This is America | Forum for Theological Exploration Discerning Another Way Forward: Accompanying Young Adults in the time of Social Distance | Forum for Theological Exploration The Ugly Truth About Church | Forum for Theological Exploration Stories From the Field: Oregon Fellowship | Forum for Theological Exploration Partners in Possiblity | Forum for Theological Exploration Arundhati Roy’s haunting account of the massive trauma unfolding among migrant workers in her native India amid the Covid-19 pandemic.

"> Walking Into the Future this Easter Season | Forum for Theological Exploration Dancing in the Midst of Complexity | Forum for Theological Exploration An Opportunity for Social Entrepreneurs | Forum for Theological Exploration Design for the Future Leaders of the Church and the Academy | Forum for Theological Exploration

This is America

By: Stephen Lewis
January 07, 2021

By design, we turn a blind eye versus hold accountable the kind of local and national leadership that instigate and ignite our worst fears and pathologies. This is America! But it is not representative of all she is or who she might become.

​In 21st century America, we continue to operate under the disillusionment of the American myth—that we are the “United” States of America. Contrary to popular belief, since its founding by design, America has been a divided, not a united country.

Yesterday was a stark reminder of this fact.

As a Black man, I was frustrated and enraged with ancestral anger as I watched domestic acts of terrorism, by design, play out at the Capitol during the Congressional certification of the electoral votes for President-Elect Joe Biden.

Colleagues, friends, family and I texted each other, posted on social media, discussed and posed the same question: What would have happened if these rioters and insurrectionists were Black women, men and children? Constantly bombarded with headlines of Black, Brown and indigenous life murdered for less, if any, egregious offences in their own homes, backyards, or for a jog, and mistreated and imprisoned during peaceful protests, we all know the answer to this question.

For those of us who are people of color in this country, we know too well the double standard that persists in spite of America’s mythology and decree that we live as one nation under God. There have always been at least two Americas with a different set of rules, different applications of the law, measures of accountability, and protections for different citizens by design.

Most of what we do, observe, or experience is by design, whether it’s intentional or not or explicit or not.

America, its policies and systemic inequity are no exception. By design, this country was founded by terrorists. By design, America’s economy was built from the forced labor of my ancestors. By design, we separate children from their families and lock them in cages. By design, we experience Black people either as menacing or threatening, expendable and consequential, taking their life at will. By design, we legislate policies that continue systemic iniquities. By design, America continues to advance a caste system, based on white supremacy. By design, we turn a blind eye versus hold accountable the kind of local and national leadership that instigate and ignite our worst fears and pathologies. This is America! But it is not representative of all she is or who she might become.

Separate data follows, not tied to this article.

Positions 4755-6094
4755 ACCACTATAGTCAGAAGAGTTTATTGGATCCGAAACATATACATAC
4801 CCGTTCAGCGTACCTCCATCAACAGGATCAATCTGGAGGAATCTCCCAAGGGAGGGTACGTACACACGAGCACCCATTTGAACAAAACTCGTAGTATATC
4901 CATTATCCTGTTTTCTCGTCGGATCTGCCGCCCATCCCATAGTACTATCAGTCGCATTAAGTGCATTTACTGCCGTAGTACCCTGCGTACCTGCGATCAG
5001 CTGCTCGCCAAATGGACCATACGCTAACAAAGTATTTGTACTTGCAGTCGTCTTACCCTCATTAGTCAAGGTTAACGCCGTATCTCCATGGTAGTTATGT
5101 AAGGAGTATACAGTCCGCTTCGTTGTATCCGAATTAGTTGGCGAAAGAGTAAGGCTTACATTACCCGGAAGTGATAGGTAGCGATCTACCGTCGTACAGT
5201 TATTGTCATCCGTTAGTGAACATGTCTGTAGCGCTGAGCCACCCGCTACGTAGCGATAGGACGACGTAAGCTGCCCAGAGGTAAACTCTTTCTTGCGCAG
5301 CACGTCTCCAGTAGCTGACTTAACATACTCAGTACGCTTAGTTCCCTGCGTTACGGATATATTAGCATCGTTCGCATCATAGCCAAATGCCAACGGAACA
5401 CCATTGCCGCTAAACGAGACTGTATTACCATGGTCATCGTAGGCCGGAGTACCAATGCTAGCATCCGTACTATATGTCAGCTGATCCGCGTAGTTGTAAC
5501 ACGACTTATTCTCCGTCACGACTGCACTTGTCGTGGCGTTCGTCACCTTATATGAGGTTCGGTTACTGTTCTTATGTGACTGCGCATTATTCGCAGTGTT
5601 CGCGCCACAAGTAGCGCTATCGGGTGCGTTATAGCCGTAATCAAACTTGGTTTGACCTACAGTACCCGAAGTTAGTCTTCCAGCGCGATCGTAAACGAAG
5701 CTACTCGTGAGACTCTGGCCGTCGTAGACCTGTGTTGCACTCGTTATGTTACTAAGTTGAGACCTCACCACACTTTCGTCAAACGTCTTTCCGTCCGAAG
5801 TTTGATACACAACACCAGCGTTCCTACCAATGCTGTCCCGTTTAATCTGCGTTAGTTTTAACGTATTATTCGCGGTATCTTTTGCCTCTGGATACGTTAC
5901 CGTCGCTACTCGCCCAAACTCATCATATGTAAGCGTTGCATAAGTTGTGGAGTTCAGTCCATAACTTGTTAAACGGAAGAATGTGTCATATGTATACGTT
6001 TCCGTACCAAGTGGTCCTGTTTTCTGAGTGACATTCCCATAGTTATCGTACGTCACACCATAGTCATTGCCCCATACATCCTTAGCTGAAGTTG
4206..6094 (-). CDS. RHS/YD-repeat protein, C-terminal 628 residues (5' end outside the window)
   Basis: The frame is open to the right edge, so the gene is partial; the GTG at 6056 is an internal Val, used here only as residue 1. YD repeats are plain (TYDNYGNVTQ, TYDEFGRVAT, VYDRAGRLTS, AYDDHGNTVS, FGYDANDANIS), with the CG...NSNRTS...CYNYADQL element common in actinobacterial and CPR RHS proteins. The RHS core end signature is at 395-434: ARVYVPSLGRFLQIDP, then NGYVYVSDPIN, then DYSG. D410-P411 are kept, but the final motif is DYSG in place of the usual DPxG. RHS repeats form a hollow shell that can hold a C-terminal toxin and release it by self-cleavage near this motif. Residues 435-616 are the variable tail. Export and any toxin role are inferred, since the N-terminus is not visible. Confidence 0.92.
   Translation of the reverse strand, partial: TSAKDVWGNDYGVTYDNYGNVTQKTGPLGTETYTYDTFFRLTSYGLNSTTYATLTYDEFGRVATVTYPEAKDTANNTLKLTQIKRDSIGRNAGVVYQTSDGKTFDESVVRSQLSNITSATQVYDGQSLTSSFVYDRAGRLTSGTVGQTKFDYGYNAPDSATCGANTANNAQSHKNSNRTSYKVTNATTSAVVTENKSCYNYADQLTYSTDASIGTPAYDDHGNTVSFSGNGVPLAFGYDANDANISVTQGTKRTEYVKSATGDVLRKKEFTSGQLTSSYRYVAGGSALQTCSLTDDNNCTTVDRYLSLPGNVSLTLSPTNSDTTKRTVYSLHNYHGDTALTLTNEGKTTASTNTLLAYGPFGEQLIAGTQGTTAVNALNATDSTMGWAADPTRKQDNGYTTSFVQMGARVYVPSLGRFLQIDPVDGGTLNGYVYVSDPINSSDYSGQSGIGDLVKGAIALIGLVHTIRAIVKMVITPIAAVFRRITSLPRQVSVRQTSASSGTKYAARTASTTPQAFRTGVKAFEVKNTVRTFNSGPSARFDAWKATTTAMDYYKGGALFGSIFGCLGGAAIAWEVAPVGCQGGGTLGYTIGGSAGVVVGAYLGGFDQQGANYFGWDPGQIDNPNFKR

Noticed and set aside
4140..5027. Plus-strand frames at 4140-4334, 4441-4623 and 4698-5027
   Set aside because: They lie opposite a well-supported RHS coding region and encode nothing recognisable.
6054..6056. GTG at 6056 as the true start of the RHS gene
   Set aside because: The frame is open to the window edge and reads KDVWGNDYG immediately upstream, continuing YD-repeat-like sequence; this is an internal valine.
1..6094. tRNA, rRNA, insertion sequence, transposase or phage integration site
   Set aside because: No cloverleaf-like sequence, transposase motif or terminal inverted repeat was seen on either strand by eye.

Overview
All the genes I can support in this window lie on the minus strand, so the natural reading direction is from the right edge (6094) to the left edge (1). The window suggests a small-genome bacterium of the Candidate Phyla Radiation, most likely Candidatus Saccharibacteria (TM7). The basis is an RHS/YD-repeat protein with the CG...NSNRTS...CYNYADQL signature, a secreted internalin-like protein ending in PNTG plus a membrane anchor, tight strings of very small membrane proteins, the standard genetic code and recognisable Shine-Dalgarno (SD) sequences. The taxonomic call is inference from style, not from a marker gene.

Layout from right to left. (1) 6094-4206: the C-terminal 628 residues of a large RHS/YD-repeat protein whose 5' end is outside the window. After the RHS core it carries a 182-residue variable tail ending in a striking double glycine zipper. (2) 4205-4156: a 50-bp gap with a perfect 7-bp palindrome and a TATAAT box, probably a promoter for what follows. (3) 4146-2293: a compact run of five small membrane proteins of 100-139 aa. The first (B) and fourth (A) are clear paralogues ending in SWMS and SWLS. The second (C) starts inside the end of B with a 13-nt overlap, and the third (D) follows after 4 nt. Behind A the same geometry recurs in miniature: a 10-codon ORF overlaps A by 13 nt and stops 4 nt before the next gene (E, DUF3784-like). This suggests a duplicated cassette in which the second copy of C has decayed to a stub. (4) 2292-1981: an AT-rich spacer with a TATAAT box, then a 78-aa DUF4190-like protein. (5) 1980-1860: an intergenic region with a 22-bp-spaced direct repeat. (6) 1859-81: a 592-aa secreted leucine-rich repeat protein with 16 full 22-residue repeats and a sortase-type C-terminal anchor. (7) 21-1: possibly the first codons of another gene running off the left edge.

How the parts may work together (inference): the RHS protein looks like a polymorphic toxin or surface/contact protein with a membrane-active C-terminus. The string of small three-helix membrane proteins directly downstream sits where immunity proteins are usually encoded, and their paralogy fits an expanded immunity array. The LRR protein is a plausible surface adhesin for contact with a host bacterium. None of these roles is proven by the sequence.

What America might become can only be realized by design or redesign.

The only way we can be and do better is to shape a future grounded in the lived experience of everyday people instead of the interests of wealthy and powerful people, and corporations. We can only become united when we join ancestral freedom fighters of this land in the longstanding, sacred struggle to design alternatives to the status quo of American imperialism. By design, we must fight like hell and do what Atlanta’s musical genius, entrepreneur and political activist Killer Mike says, “plot, plan, strategize, organize and mobilize” for a better us, a better future, and ultimately a better country.

This is why I am excited about the election of FTE Alum Senator Raphael Warnock as well as Stacey Abrams and Georgia leaders who organized to send him to Washington along with Jon Ossoff.

We need leaders who have a moral and ethical vision for what we can become together. Leaders who bring the concerns of everyday people to the legislative process. Leaders who will hold our country and institutions accountable for their shortcomings. Leaders who will design a way forward that enables all of God’s people to experience their greatest potential. And who will join the ancestral fight for freedom and justice for all.

Senator Warnock is such a leader! My colleagues and I take this moment to celebrate him and his election to the U.S. senate.

While today is blanketed by the thick, white fog of disillusionment in the aftermath of yesterday’s attempted coup and tragic fits and starts of our democratic process and progress, morning is coming! So we join the great senator from Georgia and put our shoes on, pray for the Eternal’s protection and guidance, and we get to work….working alongside Senator Warnock and others to shape a more hopeful future!

Photo by: Blink O’fanaye

Tags...: Design Thinking, Inside FTE, Thinking Out Loud

Blog comments powered by Disqus

Read More